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This content is part of "El Aula Circular", it is prepared by El Tomanotas.
A new study published by the University of Castilla-La Mancha updates scientific knowledge on the Roman economy in the territorial scope of our region.
Cambridge professor and Princess of Asturias Award winner Mary Beard wonders at the beginning of The Living Heritage of the Classics, “To what extent can the ancient world help us understand our own? What limits should we establish in our reinterpretation or reappropriation of all that tradition? ”, Responding somewhat later that“ the classics have probably legitimized as many revolutions as political dictatorships ”.
Human beings have a long tradition of looking at the past to justify their present and predict their future as a civilization. And of all the possible pasts, we want to believe that in the Roman Empire there are many of the answers.
Away from this somewhat tricky use, the University continues to advance its knowledge, researching and interpreting antiquity regardless of the anxiety of the conjunctural situation.
In this sense the work Roman economy in Castilla-La Mancha, published by Editions of the University of Castilla-La Mancha "comes to fill a gap in research, since there was no monograph that was dedicated exclusively to this issue so crucial to better understand the historical past of our community", in the words of Gregorio Carrasco Serrano, coordinator of this work and Professor of Ancient History at the Faculty of Letters of Ciudad Real.
“Antiquity continues to arouse general interest and the classical world continues to surprise today. However, in the study plans, antiquity and classical philology suffer a great setback ”, laments Professor Carrasco.
“Latin and Greek are in clear decline in both high school and college curricula. This despite the fact that the study of antiquity is a great source of direct income, especially in Castilla-La Mancha, where we have important archaeological parks with great tourist attraction. Segóbriga, Carranque, El Tolmo de Minateda, or deposits such as NohedaThey are great poles of attraction and they should generate much more wealth. But for this, qualified training is necessary, having specialized tourist guides, promoting employment workshops and a clear commitment to research ”.
The recently published collective work has its origin in the Colloquium on Roman Economics held three years ago in said Faculty and which has the highest specialists in each of the topics discussed, such as those dedicated to economic exchanges between both Plateaus, by Professor Julio Mangas, the study of the sculptural workshops by José Miguel Noguera Celdrán or the one who addresses the subject of musical productions (mosaics) in the Southern Plateau, by Guadalupe López Monteagudo, considered one of the greatest experts on this subject.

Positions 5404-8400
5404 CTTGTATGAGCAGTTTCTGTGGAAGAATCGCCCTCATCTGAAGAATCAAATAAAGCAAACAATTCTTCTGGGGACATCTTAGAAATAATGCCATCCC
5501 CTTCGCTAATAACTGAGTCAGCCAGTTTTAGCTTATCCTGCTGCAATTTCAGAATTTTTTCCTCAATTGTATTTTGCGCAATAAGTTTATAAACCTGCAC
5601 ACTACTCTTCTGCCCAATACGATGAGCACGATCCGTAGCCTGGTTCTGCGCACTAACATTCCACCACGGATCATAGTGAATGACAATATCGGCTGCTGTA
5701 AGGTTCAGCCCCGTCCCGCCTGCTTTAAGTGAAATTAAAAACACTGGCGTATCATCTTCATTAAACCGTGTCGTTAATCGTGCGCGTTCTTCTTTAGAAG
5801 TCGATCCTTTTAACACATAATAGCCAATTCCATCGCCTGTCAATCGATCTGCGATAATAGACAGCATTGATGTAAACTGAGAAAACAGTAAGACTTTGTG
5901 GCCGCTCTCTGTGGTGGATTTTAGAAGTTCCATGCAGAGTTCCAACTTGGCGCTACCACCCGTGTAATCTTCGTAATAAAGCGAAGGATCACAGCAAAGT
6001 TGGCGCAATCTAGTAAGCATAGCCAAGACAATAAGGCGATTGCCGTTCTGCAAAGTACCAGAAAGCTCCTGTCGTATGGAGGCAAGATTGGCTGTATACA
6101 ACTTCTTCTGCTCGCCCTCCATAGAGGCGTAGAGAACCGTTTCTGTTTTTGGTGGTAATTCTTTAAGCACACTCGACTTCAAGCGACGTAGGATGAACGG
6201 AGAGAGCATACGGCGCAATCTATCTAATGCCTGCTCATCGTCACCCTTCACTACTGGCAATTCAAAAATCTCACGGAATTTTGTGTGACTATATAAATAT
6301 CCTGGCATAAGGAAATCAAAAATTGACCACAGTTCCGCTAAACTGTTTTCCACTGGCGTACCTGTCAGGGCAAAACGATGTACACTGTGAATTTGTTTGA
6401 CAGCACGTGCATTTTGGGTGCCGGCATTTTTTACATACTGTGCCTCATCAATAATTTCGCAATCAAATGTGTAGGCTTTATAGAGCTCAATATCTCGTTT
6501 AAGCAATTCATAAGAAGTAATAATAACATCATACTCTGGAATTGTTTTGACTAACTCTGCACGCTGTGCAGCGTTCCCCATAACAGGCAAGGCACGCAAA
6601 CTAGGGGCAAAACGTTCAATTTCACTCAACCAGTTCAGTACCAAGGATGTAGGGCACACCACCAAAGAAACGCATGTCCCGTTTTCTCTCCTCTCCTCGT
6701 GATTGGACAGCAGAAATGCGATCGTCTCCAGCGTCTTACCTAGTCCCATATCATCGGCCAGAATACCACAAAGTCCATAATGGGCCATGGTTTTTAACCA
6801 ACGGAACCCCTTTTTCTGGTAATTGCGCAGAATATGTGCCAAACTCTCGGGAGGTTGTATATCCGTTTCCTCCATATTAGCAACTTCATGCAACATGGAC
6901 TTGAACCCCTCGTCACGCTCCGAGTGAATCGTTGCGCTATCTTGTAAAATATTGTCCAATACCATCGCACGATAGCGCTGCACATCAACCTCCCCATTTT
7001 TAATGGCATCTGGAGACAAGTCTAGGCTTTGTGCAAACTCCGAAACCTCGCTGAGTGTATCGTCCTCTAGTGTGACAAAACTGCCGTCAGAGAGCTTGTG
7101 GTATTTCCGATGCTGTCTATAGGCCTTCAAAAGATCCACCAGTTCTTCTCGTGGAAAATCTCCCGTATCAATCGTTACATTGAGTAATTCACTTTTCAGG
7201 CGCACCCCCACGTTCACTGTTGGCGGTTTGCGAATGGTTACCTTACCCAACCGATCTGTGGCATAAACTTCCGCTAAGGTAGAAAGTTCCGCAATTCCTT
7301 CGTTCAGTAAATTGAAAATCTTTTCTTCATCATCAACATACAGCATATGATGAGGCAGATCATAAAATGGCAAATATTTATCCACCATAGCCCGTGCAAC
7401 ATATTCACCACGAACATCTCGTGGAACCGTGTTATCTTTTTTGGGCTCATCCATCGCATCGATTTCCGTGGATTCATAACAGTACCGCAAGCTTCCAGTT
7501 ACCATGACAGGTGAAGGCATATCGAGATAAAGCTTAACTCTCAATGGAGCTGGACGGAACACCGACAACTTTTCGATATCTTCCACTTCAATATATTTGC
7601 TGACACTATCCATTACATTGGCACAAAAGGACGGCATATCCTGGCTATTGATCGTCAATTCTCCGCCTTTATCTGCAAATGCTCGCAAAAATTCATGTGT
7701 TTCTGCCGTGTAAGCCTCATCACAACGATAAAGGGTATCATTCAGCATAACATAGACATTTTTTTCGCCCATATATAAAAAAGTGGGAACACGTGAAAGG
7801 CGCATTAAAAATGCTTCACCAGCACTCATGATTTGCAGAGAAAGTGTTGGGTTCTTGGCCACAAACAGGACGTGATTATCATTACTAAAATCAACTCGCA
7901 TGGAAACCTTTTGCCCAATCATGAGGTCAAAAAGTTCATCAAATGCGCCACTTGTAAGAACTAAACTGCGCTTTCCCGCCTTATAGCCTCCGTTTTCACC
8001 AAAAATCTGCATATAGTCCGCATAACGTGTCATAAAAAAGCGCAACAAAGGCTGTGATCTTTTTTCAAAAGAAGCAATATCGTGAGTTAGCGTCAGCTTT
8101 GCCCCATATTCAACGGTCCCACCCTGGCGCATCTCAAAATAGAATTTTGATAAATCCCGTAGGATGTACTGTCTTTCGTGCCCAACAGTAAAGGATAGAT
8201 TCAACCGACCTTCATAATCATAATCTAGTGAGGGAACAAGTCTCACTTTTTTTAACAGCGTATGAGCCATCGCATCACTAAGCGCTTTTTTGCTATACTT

As Professor Carrasco explains, “the current territory of Castilla-La Mancha in Roman times is inserted into administrative units that will evolve in this period. When the first territorial division of the Iberian Peninsula is made, the current regional territory will be divided between Hispania Citerior and Hispania Ulterior. After Augustus reforms, most Castilla-La Mancha became part of Hispania Citerior Tarraconensis and within it in the so-called Conventus Carthaginiensis, although not exclusively ”.
A time in which the current territory of Castilla-La Mancha would have “two important districts in terms of mining, especially in the exploitation of cinnabar in the southwest area of the province of Ciudad Real, and in terms of specular plaster (lapis specularis) in all the Segóbriga area”, In what would be two of the most profitable productions in the territory.
A time in which our territorial scope would also stand out for a great agricultural and livestock production, which translates into a large number of agricultural villages of enormous importance. Without forgetting that the region passed great communication routes, so it was an important area of passage, which facilitated commercial activities and the circulation of currency.
Returning to the importance in the regional economy of the cinnabar era (mercury sulfide) known in Rome as minium, Gregorio Carrasco quotes the “remarkable cinnabar production that was exported to the Italian Peninsula from the sisaponense region and that had a double interest. On the one hand, as an important element for pigmentation and also as an element for obtaining precious metals through amalgamation ”, a process for which mercury is essential.
"These cinnabar mines sisaponense”, Continues the coordinator of the work,“ they were property of the State but exploited through a tenant company called Societas Sisaponensis, of which we have enough news and epigraphic testimonies. This type of company was made up of “publicans” who benefited from the exploitation regime ”.
Text: José An. Montero